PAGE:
Originally Posted by Wedge1967
+1 Good point Jake. Funny how some people have such a different opinion when the obvious is right in front of them.
This is a quote from http://burgertuning.com/cobb.html
"For large turbo and nitrous customers we suggest the AP to allow loading of our custom pro tuned fueling map which transfers tuning
and ignition advance tuning
from the JB4 over to the flash side, adds VANOS and additional tuning features, and allows the JB4 to focus on what it does best for large turbos, boost control, meth integration, in dash features, and safety features."
So correct me if I'm wrong, the BS Pro Tune fueling map transfers the tuning to include ignition advance (which the JB4 actually doesn't do that I'm aware of) over to the flash side. Then the JB4 can focus on what it does best... Boost control, meth integration, and gauge hijacking which I think that's all it does anyway right? I'm still not clear as to what safety features the JB4 has? Can someone elaborate on that?
Not trying to start a war over this, just find it comical that more people haven't questioned this solution.
Buy the JB4 because it's the best tune for the money, BUT if you really want to make a lot of power, you also have to by a COBB AP to flash your DME to effectively make our tune work.
I think at this point I would have sold my JB4 and bought the COBB as suggested.
Ignoring the trollish elements of your post and just answering the fundamental question why have a piggyback in the first place. The answer is simple. The piggyback can do a lot of things the flash tuning alone can't do.
A few simple examples:
1) Absolute boost targeting (vs. load targeting offered by flash tunes), with no boost mapping constraints. This includes gear dependent boost control, dynamic target control found in auto learning and progressive methanol maps, etc.
2) More robust adaptive wastegate duty cycle routines beyond what you can map in the DME.
3) Progressive methanol mapping and integration including in dash flow readings.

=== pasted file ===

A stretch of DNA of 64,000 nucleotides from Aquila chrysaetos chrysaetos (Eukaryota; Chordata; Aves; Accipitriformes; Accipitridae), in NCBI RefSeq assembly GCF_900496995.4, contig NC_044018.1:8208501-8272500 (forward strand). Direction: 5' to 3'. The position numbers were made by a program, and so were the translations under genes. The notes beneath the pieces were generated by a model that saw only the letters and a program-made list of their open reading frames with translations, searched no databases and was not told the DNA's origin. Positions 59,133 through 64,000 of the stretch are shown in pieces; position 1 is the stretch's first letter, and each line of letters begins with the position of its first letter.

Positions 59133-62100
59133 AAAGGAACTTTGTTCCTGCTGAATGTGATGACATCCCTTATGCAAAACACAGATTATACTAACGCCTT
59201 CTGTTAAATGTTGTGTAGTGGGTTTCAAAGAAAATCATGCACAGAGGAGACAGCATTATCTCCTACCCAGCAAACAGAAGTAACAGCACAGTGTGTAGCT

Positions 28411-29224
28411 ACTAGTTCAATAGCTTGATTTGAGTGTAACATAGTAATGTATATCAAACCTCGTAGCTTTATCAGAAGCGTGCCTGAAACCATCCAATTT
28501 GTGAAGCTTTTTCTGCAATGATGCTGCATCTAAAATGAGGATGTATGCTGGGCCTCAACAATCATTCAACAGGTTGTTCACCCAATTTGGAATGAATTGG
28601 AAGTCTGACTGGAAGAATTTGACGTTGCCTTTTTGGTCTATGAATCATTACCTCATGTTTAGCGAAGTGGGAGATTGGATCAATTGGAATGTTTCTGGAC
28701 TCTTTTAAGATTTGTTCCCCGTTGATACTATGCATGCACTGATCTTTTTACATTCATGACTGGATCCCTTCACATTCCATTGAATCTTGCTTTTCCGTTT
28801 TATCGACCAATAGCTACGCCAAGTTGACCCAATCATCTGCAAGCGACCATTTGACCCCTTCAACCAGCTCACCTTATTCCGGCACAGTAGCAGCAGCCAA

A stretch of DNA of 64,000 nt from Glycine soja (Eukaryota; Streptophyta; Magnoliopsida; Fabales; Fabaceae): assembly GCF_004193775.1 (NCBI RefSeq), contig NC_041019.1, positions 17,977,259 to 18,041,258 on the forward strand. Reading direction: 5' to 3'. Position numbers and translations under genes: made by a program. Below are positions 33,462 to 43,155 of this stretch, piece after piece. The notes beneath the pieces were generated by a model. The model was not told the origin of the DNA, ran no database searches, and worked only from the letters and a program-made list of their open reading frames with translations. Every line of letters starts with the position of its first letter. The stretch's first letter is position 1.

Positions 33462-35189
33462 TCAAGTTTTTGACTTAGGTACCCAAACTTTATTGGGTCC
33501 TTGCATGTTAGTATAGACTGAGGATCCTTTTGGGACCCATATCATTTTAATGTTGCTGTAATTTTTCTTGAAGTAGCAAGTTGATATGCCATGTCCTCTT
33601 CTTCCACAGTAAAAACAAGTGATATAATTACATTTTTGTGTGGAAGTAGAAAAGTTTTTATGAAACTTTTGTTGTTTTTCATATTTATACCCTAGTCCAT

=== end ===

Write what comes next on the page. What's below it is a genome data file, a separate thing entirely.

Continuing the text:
4) Over boost, run lean, temperature protection, and knock detection safety systems that are more robust and configurable than what the DME alone offers.
5) On the fly tuning adjustments (to boost, timing, and air/fuel) required for a functional auto tuning or integrated methanol system. Including taking in external inputs like a methanol flow sensor, flex fuel sensor, etc, and then adjusting tuning as a function of those inputs.
6) Extensive addl features at least on the JB4 side. 2STEP, NLS, user adjustable in dash gauges, shift light, water pump remap, TPMS suppression, code management, etc, etc, covered in the wheel control sheet below.
Now what flash tuning does really well is directly map lambda targets to injector pulse widths so at some point > 450whp you wind up needing to flash to address those issues. While you are flashing anyway BMS makes several other table changes to optimize the flash tuning for higher performance allowed by big E85 mixtures. Changes to the advance maps, VANOS changes, etc. Sure the JB4 G5 has CPS and extra digital I/O one could use to make those same timing / VANOS changes but since you are flashing anyway for the fueling it makes more sense / works better to have those changes done on the DME side.
For JB4 owners the device itself is only $479 new so it's sort of a no brainer to keep it around. Especially considering you get a tuner writing both the flash and JB4 maps for you to go along with it. That alone is probably worth hundreds.... Now in your case I know the PROcede is more limited in its feature set so if you don't care about the boost control, meth control, and in dash stuff it offers and the tuner does not give you support then it might not make sense for you to run it along with a flash. That is a judgement call you will need to make. But you've probably spent thousands of dollars in mods already so why not keep your PROcede around to have the best of both worlds?